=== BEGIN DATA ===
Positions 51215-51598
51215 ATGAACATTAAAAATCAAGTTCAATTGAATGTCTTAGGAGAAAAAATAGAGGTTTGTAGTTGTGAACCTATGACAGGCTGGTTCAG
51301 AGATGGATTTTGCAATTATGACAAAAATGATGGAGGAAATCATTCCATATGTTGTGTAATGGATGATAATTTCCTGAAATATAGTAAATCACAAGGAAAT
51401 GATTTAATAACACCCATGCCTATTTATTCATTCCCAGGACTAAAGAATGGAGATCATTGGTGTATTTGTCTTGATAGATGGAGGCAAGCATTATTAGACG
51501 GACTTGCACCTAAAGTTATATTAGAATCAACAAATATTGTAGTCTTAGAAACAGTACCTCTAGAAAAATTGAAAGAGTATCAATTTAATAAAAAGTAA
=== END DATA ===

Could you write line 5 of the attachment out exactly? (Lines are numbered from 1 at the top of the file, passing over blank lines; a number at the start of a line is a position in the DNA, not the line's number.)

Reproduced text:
51501 GACTTGCACCTAAAGTTATATTAGAATCAACAAATATTGTAGTCTTAGAAACAGTACCTCTAGAAAAATTGAAAGAGTATCAATTTAATAAAAAGTAA